Murdered domestic violence victim Hannah Clarke has been posthumously honoured in marie claire’s inaugural Women of the Year list for her incredible act of bravery in the final hours of her life.
When Hannah and her three children, Aaliyah, six, Laianah, four, and Trey, three, were ambushed and set alight by Hannah’s estranged husband Rowan Baxter on February 19, the nation mourned.
And while the horrific act of domestic violence made headlines around the country, the story of the young mother’s heroic actions as she fought for her life was not as widely told.
“Though she had burns to 97 per cent of her body, Hannah still managed to give police a clear and articulate statement,” Hannah’s mother, Sue Clarke, told Marie Claire. “Afterwards she passed out, but when she came to for a brief period, she pushed herself to repeat it. The police were in awe. It was truly to make him pay — she didn’t know he was dead. She was going to fight for her babies to the end.”
Determined to re-write the ending of their daughter’s life, Sue and Lloyd Clarke have established the Small Steps 4 Hannah Foundation, through which they hope to raise awareness about controlling relations and domestic violence. Ultimately, they want to see coercive control become a criminal offence in Australia.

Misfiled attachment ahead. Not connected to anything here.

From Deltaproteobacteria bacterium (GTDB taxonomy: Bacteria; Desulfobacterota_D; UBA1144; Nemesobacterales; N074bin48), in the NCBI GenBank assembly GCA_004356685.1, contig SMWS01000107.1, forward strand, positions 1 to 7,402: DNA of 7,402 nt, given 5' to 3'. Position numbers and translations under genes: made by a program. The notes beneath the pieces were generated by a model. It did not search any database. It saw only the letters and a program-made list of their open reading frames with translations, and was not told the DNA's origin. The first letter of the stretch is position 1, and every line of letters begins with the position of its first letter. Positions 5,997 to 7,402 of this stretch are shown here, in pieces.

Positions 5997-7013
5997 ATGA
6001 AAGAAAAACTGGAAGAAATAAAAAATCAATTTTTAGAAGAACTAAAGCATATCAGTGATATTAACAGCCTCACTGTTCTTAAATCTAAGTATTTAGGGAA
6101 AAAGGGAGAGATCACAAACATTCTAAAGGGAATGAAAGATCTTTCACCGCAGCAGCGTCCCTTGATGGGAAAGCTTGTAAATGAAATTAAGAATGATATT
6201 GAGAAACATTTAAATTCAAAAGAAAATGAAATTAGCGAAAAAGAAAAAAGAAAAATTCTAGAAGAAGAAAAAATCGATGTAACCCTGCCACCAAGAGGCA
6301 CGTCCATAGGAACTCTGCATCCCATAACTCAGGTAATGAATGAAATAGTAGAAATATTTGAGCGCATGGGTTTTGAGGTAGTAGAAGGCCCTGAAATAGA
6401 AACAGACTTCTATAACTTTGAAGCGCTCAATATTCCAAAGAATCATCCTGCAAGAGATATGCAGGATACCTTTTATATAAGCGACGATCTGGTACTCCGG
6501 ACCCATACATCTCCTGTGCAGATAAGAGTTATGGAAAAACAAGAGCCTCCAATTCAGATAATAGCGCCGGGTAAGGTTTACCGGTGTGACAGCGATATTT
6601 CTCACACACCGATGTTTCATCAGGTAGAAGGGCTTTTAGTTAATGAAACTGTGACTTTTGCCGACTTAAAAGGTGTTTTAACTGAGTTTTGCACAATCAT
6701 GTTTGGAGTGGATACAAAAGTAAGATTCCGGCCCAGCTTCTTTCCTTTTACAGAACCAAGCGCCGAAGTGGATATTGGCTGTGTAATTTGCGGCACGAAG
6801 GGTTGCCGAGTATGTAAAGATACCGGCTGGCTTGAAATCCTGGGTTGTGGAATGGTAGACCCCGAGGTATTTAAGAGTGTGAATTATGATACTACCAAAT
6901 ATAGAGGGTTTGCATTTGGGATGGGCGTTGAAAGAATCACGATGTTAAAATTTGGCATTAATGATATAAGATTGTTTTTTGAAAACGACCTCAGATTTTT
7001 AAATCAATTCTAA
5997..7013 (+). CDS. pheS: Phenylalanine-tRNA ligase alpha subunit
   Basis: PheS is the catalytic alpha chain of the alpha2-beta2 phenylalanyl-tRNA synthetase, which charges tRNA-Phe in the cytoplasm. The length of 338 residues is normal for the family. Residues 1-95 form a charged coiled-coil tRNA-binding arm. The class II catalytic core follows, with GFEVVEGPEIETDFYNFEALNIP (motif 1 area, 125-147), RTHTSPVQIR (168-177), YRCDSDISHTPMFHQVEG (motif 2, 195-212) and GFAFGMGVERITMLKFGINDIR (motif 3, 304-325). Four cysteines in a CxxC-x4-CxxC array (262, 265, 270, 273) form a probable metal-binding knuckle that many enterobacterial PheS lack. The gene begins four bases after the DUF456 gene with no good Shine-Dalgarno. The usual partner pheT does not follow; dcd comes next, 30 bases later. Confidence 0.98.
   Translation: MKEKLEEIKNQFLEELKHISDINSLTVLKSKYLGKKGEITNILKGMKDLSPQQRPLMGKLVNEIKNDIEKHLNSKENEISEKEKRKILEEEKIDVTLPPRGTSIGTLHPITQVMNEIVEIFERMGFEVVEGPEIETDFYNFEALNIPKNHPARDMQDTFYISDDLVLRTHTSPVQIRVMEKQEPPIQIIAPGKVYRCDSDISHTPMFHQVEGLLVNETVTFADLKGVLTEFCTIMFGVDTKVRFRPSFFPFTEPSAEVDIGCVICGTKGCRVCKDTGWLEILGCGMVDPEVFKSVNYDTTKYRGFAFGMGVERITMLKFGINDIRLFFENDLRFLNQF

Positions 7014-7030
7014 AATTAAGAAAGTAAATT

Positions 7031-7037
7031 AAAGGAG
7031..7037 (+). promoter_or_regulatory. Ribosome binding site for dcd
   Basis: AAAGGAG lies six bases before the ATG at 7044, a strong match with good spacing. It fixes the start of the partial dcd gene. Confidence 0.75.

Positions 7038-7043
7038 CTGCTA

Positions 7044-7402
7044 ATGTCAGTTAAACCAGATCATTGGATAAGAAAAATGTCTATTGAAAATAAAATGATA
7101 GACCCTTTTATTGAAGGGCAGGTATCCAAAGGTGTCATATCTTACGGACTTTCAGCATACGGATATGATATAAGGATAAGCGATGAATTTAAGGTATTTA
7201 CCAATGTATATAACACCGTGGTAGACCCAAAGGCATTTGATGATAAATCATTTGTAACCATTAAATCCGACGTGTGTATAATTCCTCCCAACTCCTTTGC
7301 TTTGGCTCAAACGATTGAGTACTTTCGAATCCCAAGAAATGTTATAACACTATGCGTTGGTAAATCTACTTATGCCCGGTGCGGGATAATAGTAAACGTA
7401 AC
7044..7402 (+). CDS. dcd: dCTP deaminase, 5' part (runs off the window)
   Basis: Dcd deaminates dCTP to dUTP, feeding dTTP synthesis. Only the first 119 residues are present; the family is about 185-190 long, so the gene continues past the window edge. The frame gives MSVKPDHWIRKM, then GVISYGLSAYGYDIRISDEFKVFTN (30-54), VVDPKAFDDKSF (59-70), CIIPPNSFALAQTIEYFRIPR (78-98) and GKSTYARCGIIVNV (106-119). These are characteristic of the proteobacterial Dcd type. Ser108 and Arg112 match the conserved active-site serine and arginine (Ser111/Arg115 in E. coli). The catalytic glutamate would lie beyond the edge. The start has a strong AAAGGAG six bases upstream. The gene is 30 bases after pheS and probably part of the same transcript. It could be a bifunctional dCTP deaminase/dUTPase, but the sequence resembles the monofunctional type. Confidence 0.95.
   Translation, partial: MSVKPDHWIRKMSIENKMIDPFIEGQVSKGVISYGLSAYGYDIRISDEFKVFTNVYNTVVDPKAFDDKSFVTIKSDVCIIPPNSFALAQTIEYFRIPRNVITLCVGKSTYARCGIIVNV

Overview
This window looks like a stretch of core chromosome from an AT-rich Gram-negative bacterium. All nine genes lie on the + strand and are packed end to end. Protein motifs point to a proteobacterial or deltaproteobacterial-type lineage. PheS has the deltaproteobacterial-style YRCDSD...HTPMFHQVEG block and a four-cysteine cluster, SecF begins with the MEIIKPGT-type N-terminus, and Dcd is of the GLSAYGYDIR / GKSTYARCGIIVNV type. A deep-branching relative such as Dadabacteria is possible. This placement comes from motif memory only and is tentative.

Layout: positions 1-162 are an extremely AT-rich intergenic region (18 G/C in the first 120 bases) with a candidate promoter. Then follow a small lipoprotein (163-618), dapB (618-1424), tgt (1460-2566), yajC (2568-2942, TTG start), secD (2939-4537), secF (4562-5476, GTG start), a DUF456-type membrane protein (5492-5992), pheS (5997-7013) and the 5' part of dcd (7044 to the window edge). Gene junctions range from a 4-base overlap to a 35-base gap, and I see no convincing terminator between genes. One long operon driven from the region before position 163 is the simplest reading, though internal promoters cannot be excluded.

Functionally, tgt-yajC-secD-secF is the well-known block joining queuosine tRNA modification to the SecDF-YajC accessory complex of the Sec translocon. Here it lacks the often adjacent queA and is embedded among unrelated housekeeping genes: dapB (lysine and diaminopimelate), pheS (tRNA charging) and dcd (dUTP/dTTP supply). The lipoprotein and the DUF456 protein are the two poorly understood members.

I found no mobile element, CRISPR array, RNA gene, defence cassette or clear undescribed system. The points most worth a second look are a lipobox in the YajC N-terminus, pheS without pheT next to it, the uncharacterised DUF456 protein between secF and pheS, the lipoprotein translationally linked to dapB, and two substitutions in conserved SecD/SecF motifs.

“Because of Hannah, coercive control was given nationwide attention, and now her parents—Sue and Lloyd—are carrying are carrying on her legacy by fighting to make coercive control a crime in Australia,’ said marie claire editor Nicky Briger. To join the push to criminalise coercive control, sign the petition at coercivecontrol.com.au.
Hannah’s story has already helped to change people’s lives, and encourage other women to leave controlling relationships that may similarly escalate into violence, her parents explained. “That was our girl; she always wanted to help others, so we want to do it in her name,” said Sue.
marie claire’s Women of the Year list honours the incredible Australians making a difference in these extraordinary times. Whether leading with courage, fighting for change or delivering some much needed laughs, they are a collective of inspirational women who have risen to the challenge in 2020.
In addition to Hannah, the list includes the healthcare workers on the frontline of Covid-19, NSW Premier Gladys Berejiklian, bushfire fundraising hero comedian Celeste Barber, sex trafficking survivor and Jeffrey Epstein accuser Virginia Roberts Giuffre, international model Adut Akech Bior, Indigenous activist Apryl Day, actor Sarah Snook and long distance swimmer Chloe McCardel.
The Women of the Year portfolio is featured in the December 2020 issue of marie claire, on sale now.
For help with issues of domestic violence call 1800RESPECT on 1800 737 732.